I said, technology that is always followed by Y you know, I mean, I could say I was maybe writing the history of baseball. Nobody would've said why, but Y you know, what could be interesting about that? And I reflected further that and I argue in my book, the nature of technology, I reflected that technology's not just the backdrop or the whole foundation of our lives.
We depend on it 200 years ago, the average length of life, might've been 55 in this country, or 45. [00:14:00] Now it's 80 something. And maybe that's an, a bad year, like the last year. So, and that's technology, medical technology. We've really good diagnostics, great instruments very good methods, surgical procedures.
Those are all technology. And by and large, they assure you fairly well that if you're born this year in normal circumstances, Reasonably the normal circumstance through born, let's say this decade, that's with reasonable, lucky to live, to see your grandchildren and you might live to see them get married.
So life is a lot longer. So I began to wonder who did research technology and strangely enough maybe not that strangely, it turns out to be if not engineers, a lot sociologists and economists. [00:15:00] And then I began to observe something further in that one was that a lot of people. So wondering about how things change and evolve had really interesting thoughts about how science, what science is and how that evolves.
And so that like Thomas Kuhn's, there are many people speculated in that direction, whether they're correct or not. And that's very insightful, but with technology itself I discovered that the people writing about it were historians associates, which is an economist and nearly, always, they talked about it in general.
We have the age off the steam engines or when railroads came along, they allowed the expansion of the entire United States Konami that connected his coast and west coast and [00:16:00] so on. So they're treating the technology has sort of like an exogenous effect sent there and they were treating that also. I discovered there's some brilliant books by economic historians and sociologists add constant is one.
He wrote about the turbo chapter, super good studies about Silicon valley, how the internet started and so on. So I don't want to make too sweeping the statement here, but by and large, I came to realize that nobody looked inside technologies. So this is if you were set in the 1750s and by ology certain biologists, they would have been called social scientists, natural philosophers.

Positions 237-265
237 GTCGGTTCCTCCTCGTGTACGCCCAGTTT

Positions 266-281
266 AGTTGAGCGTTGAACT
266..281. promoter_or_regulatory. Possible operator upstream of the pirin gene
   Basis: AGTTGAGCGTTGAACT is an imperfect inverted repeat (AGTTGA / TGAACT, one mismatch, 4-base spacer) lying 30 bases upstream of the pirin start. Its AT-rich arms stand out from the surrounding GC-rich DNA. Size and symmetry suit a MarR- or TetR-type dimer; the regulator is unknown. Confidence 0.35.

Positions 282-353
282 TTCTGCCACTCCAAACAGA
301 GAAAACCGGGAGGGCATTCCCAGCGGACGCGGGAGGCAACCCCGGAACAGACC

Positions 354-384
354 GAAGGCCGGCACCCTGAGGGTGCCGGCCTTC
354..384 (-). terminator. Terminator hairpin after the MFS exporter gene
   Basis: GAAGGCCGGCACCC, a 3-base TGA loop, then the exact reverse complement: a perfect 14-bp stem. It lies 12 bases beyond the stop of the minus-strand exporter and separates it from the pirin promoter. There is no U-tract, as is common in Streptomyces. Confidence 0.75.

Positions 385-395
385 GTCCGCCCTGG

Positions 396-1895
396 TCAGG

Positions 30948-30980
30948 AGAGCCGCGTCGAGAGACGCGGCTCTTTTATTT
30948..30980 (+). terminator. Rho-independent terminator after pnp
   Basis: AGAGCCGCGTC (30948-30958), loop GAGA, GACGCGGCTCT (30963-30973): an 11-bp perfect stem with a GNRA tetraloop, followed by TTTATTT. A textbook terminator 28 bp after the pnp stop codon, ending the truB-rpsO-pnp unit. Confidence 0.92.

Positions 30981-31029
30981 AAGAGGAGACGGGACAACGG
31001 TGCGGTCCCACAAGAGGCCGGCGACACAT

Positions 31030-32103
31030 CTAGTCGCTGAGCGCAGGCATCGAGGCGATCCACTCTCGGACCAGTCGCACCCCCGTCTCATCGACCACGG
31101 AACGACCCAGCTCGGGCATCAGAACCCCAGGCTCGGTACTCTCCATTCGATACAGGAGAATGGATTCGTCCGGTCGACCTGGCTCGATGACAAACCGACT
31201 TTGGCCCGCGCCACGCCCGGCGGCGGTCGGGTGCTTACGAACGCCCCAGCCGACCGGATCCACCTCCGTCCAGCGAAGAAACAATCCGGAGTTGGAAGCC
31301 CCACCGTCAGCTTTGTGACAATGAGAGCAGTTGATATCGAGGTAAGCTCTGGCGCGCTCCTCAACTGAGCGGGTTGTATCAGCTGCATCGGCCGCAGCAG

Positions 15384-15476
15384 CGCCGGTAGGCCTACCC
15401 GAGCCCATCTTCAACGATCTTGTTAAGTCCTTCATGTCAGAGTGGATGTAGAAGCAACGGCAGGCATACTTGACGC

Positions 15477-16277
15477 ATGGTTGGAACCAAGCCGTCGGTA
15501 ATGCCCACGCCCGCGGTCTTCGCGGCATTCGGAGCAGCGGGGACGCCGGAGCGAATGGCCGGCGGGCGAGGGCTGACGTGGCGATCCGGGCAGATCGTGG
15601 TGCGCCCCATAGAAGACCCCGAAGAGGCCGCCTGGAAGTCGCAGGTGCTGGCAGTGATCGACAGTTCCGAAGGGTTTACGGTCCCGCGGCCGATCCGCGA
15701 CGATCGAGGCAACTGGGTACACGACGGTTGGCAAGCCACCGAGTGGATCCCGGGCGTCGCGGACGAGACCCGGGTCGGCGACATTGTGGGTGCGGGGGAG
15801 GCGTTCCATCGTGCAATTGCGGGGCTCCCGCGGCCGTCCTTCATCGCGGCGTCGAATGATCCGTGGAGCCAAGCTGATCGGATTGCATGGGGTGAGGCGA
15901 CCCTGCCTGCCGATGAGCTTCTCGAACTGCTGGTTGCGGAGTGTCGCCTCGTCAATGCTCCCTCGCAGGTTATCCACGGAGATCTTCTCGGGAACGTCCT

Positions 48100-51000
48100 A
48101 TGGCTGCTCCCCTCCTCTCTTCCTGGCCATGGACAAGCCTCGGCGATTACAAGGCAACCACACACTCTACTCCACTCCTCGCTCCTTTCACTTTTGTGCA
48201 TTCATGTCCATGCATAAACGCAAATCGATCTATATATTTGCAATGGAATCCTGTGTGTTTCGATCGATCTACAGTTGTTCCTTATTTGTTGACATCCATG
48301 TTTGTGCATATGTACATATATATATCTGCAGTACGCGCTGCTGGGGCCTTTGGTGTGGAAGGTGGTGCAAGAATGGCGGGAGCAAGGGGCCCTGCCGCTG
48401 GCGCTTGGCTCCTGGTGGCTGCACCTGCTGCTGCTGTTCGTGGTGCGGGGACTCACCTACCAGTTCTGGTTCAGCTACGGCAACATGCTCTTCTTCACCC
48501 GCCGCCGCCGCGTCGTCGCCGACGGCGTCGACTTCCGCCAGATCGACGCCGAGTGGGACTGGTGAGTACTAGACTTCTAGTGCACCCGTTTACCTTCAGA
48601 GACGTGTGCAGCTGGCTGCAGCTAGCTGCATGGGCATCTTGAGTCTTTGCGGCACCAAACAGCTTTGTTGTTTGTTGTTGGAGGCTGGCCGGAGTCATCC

That's right. Thank you. They would have been called natural philosophers and they would have been interested in if they were interested [00:17:00] in different species, say giraffes and Zebras and armadillos or something. It was as if they were trying to understand these from just looking outside. And it wasn't until a few decades later, the 1790s, the time of George cookie that people started to do.
And that to me is, and they find striking similarities. So something might be a Bengal tiger and something might be some form of cheetah. And you could see very similar structures and postulate as Darwin's grandfather did that. There might be some relation as to how they evolved some evolutionary tree.
By time, Darwin was writing. He wasn't that interested in evolution. He was interested in how new species are formed. So I began to realize that in [00:18:00] technology, people just by and large looking at the technology from the outside, and it didn't tell you much. I was at a seminar. I remember in Stanford where it was on technology every week.
And somebody decided that they would talk about modems. Those are the items that just connect your PC. The wireless internet. And they're now unheard of actually they're built into your machine. I'm sure. And we talked for an hour and a half about modems or with an expert who from Silicon valley who'd been behind and venting.
These never was the question asked, how does it work? Really? Yeah. Did, did everybody assume that everybody else knew how it worked? No. Oh, they just didn't care. No, no. Yeah, not quiet. It was [00:19:00] more, you didn't open the box. You assume there was a modem who is adopting modems. How fast were modems, what was the efficiency of modems?
How would they change the economy? What was in the box itself by and large was never asked about now there are exceptions. There are some economists who really do get inside, but I remember one of my friends late Nate Rosenberg, superb economist of technological history here at Stanford. Rude poop called inside the black box, but he didn't even in that book, he didn't really open up too many technologies.
So then I began to realize that people really didn't understand much about biology or zoology or evolution for that matter until this began to open up or can [00:20:00] isms and see similarities between species of toads and start to wonder how these different species had come about by getting inside. So to S set up my book, I decided that the key thing I was going to do, I didn't mention it much in the book, but was to get inside technologies.